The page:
blood meridian | the wild bunch

"the wrath of god lies sleeping. it was hid a million years before men were and only men have the power to wake it. hell aint half full. hear me. ye carry war of a man's making onto a foreign land. ye'll wake more than the dogs."     

                 -blood meridian: or the evening redness in the west


while reading blood meridian it occurred to me in the back of my mind that the violence and brutality of the american frontier as described by cormac mccarthy had a familiar ring to it. as i thought about it more i realized that perhaps sam peckinpah's wild bunch was the cinematic counterpoint to mccarthy's literary wild west. on the surface it seems obvious. a group of marauding opportunist outlaws make their way across the american west killing with impunity. an irrational body count lies in their wake, resulting in a bleak unsentimental survey of the american myth.  it seems however, that the movie and the book do not arrive at the same conclusion.

there is certainly a connection between mccarthy's biblical evocation of language and peckinpah's visual blood ballet. i will not contest the visceral success of peckinpah's style in evoking both disgust and horror through the use of violence. i did however find that any attempt at realism and critique the film offers is completely undermined by it's sentimental stance towards the western hero.

in mccarthy's west there are men who deliberately seek out evil and those that go along with it. both are culpable but he does not present any sentiment about it. the dispassionate violence daws us to this conclusion, rendering it more palpable. peckinpah's heroes however, operate within the confines of the hollywood western and even as they attempt to explode the myth, they are in fact over determined by it. they operate within the romanticized notion of a  "code" and yet they abandon it at will. when they die by that code is it meaningless and nihilistic. this tension is what makes the movie thoughtful and interesting and ultimately modern. but it also makes it a less searing indictment of the west because the feeling we are left with is that time passed these men by. they were noble and the land around them had become amoral and so they had to die. in mccarthy's west it is the amorality of the men that in fact molds the landscape. they do not die nobly. they just pass into the evil that exists and will continue to exist- it's part of the landscape and the people. it's part of us. this is much more depressing, but perhaps more truthful.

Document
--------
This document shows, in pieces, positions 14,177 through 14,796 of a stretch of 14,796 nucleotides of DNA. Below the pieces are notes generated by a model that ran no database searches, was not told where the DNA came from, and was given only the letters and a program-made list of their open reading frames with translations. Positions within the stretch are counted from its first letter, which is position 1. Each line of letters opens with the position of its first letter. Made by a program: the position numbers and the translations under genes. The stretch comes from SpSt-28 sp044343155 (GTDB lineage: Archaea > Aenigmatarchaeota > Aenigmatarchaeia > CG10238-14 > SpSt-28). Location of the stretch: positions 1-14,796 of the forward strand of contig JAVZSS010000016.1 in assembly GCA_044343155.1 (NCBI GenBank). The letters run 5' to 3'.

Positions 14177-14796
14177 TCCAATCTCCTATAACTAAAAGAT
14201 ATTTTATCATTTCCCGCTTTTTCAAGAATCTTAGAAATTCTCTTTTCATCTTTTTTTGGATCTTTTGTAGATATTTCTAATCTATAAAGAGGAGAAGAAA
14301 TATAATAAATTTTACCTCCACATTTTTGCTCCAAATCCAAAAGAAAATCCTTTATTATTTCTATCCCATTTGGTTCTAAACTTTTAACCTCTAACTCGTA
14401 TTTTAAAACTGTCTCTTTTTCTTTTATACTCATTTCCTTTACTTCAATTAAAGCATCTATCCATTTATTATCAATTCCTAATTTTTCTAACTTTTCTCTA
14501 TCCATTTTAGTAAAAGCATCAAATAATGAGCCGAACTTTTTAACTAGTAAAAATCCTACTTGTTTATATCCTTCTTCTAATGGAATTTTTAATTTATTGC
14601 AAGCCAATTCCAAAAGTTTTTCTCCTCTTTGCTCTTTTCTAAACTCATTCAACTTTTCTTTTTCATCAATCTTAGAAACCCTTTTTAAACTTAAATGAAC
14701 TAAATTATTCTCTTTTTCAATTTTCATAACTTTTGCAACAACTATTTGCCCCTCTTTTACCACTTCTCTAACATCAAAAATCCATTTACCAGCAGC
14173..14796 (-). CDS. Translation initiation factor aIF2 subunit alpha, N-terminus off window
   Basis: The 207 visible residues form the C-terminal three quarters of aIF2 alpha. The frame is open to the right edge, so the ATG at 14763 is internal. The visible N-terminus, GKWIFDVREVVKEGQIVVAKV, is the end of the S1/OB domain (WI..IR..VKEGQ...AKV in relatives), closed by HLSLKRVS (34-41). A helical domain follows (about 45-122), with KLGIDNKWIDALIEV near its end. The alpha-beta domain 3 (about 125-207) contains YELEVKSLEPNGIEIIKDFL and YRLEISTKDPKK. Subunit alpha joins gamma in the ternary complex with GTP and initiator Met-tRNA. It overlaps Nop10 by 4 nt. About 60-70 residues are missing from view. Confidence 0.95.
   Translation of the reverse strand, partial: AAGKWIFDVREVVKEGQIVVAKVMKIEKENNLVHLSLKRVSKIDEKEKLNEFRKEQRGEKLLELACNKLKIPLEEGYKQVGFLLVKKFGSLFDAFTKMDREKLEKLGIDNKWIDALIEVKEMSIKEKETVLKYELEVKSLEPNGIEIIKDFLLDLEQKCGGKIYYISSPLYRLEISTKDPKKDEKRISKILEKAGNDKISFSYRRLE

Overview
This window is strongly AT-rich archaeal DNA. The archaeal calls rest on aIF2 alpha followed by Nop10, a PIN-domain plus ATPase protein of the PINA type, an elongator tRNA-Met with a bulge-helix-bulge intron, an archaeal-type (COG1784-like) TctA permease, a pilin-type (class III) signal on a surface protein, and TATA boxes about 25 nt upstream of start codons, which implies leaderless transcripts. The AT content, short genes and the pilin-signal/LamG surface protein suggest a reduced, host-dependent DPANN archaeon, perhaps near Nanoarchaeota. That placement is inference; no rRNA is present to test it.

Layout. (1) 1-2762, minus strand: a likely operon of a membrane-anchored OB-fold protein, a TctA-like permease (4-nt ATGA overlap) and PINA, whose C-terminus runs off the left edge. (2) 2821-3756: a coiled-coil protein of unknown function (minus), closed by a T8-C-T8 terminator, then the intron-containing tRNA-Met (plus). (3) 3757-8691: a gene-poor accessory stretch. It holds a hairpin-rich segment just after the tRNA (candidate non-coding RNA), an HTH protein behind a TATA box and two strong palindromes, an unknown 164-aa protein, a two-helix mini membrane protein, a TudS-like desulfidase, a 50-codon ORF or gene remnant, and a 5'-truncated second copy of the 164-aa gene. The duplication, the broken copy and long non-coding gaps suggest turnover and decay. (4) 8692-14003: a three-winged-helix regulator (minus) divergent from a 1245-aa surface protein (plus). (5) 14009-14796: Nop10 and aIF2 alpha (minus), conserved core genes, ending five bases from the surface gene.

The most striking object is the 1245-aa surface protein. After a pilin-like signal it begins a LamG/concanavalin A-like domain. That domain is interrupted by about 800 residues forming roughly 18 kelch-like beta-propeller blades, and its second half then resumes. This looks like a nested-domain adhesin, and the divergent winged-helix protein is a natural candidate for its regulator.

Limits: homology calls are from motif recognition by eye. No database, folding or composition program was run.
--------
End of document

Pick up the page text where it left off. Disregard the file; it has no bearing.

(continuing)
stills from sam peckinpah's the wild bunch, 1969

mcCabe and mrs. miller


maybe i'm just a fangirl when it comes to films of the 1970s, but i really like a lot of the conventions that seems to have gone out of style. zooming, split screens, uncomfortably long pauses- i find them effective and stylish. in both barry lyndon [1975] and mccabe and mrs. miller [1971] the dramatic zooms seem to punctuate the idyllic panoramic landscapes, contradicting them in a way. i'm not sure if this is more about disrupting the frame or drawing attention to the form, but i like it, and i think it works.